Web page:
Some MRI examinations require you to swallow contrast material or receive an injection of contrast into your bloodstream. You will be asked if you have allergies, asthma or serious health problems. Severe kidney disease might prevent you from having an MRI with contrast material. 

During the Procedure 

The traditional MRI machine looks like a large tube that is open on both ends with an examination table that moves into the opening. 

Some MRI units, such as large-bore MRIs, have wider openings. There is extra headroom inside the machine, which is helpful for larger patients or those who are claustrophobic. Some machines are wide enough to allow patients with bad backs to bend their knees. 

Depending upon the machine used, a device called a coil may be placed over or wrapped around the area to be scanned. You will then be positioned under the magnet. 

If a contrast material is used in the exam, a nurse or technologist will insert an intravenous line into a vein in your hand or arm, or give it to you to drink. If administered intravenously, you might feel a warm sensation for a few seconds. 

A technologist will assist you on the screening table and make sure you are comfortable. Once the exam begins, you will be asked to remain still until it is finished. The technologist will leave for an adjoining room, but will watch you through a glass window and remain in contact through an intercom. You will be given a call button to summon the technologist at any time.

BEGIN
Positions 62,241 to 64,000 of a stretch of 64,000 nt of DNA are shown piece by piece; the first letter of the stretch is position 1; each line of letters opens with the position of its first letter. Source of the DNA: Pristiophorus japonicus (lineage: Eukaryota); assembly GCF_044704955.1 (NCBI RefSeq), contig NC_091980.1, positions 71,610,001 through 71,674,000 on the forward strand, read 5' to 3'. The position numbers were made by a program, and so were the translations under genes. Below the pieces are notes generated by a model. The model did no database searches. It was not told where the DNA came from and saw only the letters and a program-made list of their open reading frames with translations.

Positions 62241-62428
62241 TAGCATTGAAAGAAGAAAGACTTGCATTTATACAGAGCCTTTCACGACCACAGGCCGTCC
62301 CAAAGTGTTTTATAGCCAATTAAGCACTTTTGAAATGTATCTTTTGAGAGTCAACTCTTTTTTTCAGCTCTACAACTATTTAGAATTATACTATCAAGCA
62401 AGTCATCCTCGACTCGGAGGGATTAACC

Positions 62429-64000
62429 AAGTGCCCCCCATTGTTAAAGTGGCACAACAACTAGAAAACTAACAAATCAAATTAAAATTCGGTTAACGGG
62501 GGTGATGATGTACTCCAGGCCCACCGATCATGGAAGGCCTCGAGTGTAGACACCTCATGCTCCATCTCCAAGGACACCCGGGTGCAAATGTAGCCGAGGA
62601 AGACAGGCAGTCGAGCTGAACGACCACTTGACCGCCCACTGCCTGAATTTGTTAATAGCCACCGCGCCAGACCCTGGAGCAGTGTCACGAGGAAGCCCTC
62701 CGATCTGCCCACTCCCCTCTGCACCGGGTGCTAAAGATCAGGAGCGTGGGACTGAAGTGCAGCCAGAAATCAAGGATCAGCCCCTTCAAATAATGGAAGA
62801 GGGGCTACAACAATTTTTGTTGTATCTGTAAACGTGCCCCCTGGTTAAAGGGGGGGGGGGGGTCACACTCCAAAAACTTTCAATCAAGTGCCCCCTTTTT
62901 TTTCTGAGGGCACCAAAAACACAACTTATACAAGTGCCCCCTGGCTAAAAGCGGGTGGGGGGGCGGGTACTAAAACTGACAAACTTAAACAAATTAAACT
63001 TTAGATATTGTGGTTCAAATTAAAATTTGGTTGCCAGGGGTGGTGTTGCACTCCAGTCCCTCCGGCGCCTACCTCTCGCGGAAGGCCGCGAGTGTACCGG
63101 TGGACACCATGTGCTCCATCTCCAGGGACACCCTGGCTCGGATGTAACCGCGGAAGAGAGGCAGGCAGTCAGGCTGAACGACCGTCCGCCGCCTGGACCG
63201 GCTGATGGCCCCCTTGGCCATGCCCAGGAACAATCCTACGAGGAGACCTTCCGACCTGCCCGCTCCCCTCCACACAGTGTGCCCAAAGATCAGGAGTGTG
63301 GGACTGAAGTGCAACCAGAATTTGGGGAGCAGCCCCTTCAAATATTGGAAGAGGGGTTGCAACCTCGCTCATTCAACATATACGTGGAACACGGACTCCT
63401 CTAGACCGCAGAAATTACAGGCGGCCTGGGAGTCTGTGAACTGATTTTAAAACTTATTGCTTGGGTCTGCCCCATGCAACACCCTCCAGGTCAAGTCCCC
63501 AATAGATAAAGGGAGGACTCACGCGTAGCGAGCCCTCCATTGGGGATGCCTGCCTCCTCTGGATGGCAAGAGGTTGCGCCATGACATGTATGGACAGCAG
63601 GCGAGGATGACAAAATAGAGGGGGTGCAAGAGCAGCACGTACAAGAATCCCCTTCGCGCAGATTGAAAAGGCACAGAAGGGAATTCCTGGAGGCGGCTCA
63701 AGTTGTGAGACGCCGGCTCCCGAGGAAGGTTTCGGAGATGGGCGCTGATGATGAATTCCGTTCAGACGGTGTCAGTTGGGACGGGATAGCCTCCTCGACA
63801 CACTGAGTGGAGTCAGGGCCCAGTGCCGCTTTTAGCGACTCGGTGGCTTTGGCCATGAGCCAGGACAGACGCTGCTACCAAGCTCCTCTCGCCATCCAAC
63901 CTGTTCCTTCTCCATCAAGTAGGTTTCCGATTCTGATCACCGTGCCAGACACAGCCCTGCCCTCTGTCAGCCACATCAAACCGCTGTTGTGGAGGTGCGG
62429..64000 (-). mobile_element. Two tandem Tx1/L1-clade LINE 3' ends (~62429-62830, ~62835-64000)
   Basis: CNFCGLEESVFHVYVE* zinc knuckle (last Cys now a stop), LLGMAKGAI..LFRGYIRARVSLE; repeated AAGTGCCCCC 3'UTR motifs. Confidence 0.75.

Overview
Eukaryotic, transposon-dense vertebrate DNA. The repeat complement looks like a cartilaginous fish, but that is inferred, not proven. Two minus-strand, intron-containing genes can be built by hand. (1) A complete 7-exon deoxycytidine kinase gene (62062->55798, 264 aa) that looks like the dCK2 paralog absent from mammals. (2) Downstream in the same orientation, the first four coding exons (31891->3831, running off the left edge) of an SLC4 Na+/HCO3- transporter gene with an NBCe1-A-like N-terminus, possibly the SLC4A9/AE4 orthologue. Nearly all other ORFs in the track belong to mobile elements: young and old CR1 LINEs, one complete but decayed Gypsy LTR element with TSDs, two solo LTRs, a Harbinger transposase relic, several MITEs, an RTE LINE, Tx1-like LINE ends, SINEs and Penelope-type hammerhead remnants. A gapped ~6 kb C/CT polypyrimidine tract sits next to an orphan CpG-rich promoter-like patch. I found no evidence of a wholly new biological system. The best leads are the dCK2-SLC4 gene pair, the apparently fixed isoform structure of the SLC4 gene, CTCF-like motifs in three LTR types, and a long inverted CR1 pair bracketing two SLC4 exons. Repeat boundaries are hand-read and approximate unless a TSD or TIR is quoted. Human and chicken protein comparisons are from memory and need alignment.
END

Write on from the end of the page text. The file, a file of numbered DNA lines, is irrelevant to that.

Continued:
While the MRI scanner is running, it produces a loud thumping and humming. You can bring a CD to listen to through ear buds, or you can request ear plugs. 

MRI exams often include multiple runs, some of which may last several minutes. The entire examination is usually completed within 45 minutes, or 25 minutes with an open-bore MRI. 

If You Have Claustrophobia 
If you have claustrophobia (fear of enclosed spaces) or anxiety, consider asking your physician to prescribe a mild sedative. Some machines, such as the open MRI and open-bore MRI, are more suitable for people with claustrophobia. 

After Your Exam